KEY POINTS

  • A Hong Kong airline made a woman have a pregnancy test before boarding a flight to Saipan
  • In 2018, there was a higher number of tourists than residents who gave birth in Saipan
  • Immigration authorities mandate tourists to have return tickets when going to Saipan

 A Japanese citizen was asked to take a pregnancy test to prove that she was not pregnant before boarding a flight to Saipan.

Midori Nishida was flying from Hong Kong to the Northern Mariana Islands to visit her parents. Upon getting to the airport for her flight, she claimed Hong Kong Express Airways asked her to do a fit-to-fly assessment, which means a pregnancy test.

She was then given escorted to a public restroom and handed a strip on which she could urinate.

The test was part of the airline’s concerns in Saipan. The Island is now a favored destination for women intending to give birth making their children eligible to be American citizens. 

In 2018, there was a higher number of tourists than residents who gave birth in Saipan, which is the largest Island.

Ms. Nishida complied, and the test was negative, but she termed the experience as frustrating and humiliating.

A Hong Kong express airways representative did not respond to a comment request from media outlets, but they apologized for the incident in a statement to the media claiming it was immigration concerns that made them do so.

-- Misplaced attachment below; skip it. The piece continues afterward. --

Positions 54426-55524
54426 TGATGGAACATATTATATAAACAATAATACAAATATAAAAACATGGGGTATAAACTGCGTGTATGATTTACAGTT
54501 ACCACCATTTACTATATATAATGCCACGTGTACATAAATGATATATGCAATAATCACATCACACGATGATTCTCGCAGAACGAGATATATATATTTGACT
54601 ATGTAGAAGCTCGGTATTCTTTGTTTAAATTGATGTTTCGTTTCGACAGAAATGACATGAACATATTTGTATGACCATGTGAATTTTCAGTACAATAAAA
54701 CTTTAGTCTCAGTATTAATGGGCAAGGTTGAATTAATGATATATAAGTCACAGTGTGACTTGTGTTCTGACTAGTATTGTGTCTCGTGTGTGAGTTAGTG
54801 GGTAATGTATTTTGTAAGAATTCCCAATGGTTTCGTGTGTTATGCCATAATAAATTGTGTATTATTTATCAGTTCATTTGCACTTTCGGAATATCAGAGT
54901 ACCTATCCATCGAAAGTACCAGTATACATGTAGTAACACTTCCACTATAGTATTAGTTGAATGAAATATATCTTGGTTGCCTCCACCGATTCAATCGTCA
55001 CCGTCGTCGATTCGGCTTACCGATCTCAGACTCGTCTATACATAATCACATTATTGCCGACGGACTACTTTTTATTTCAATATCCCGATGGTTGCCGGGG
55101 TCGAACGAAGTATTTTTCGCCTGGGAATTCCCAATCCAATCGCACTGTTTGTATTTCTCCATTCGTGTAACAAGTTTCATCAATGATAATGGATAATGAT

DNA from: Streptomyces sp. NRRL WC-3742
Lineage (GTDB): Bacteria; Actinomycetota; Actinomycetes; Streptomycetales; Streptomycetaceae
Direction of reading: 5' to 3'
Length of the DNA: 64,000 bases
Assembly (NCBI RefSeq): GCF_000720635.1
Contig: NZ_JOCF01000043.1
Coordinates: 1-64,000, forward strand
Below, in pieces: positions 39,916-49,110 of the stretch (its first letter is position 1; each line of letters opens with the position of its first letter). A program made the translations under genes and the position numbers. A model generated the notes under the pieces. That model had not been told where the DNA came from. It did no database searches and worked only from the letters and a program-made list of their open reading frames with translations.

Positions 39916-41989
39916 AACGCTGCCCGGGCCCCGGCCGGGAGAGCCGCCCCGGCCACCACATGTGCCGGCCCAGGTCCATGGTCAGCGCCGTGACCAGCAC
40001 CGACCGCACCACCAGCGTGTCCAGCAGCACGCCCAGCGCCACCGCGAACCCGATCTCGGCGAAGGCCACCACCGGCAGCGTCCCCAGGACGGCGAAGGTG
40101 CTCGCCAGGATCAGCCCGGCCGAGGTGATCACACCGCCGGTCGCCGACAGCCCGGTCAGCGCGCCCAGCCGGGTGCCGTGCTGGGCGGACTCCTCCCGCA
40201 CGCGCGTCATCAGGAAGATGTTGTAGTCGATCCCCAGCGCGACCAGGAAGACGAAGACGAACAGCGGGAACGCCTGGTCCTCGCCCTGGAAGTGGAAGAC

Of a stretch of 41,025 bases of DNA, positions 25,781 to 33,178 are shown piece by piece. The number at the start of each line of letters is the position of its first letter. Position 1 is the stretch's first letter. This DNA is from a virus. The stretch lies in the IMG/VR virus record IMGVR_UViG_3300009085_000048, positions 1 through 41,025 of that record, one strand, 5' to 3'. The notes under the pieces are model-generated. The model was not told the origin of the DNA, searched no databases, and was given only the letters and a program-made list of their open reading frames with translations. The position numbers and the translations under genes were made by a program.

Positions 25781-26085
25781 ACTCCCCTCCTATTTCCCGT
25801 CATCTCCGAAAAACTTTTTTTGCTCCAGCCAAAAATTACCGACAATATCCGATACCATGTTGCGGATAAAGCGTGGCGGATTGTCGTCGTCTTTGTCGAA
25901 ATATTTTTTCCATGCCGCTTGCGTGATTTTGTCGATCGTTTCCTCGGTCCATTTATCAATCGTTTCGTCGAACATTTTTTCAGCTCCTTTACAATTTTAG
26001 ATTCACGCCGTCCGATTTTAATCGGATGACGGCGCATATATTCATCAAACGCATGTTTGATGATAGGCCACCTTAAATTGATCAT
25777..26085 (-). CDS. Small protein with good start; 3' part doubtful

The airline stated that in response to concerns raised by Saipan authorities, they took actions on flights to the Island from February 2019, which was to make sure the U.S. immigration legislation was not being undermined.

They also added they have immediately suspended the practice as they review it.

The Island is also popular with Chinese citizens as it does not need them to get a visa. 

In 2013, the Chinese travel agencies began cracking down on the pregnant women that were trying to visit the islands.

Pregnant women may not be banned from entering the U.S. territory of Saipan. However, the immigration authorities may deny tourists entry if they seem to be visiting the Island to give birth there.

Kevin Bautista, the Saipan governor’s office, expressed his worry concerning the health of mothers that often came late during their pregnancy terms and without medical records of the previous care they got.

From October, the U.S. Department of Homeland Security and Customs and Border Protection shortened the visa-free tourist period from 45 days to 14 days. 

The tourists are also meant to have a round trip ticket upon visiting the Island.

Saipan has been trying to reduce the spike in visitor births while having a visa waiver program active for Chinese travelers.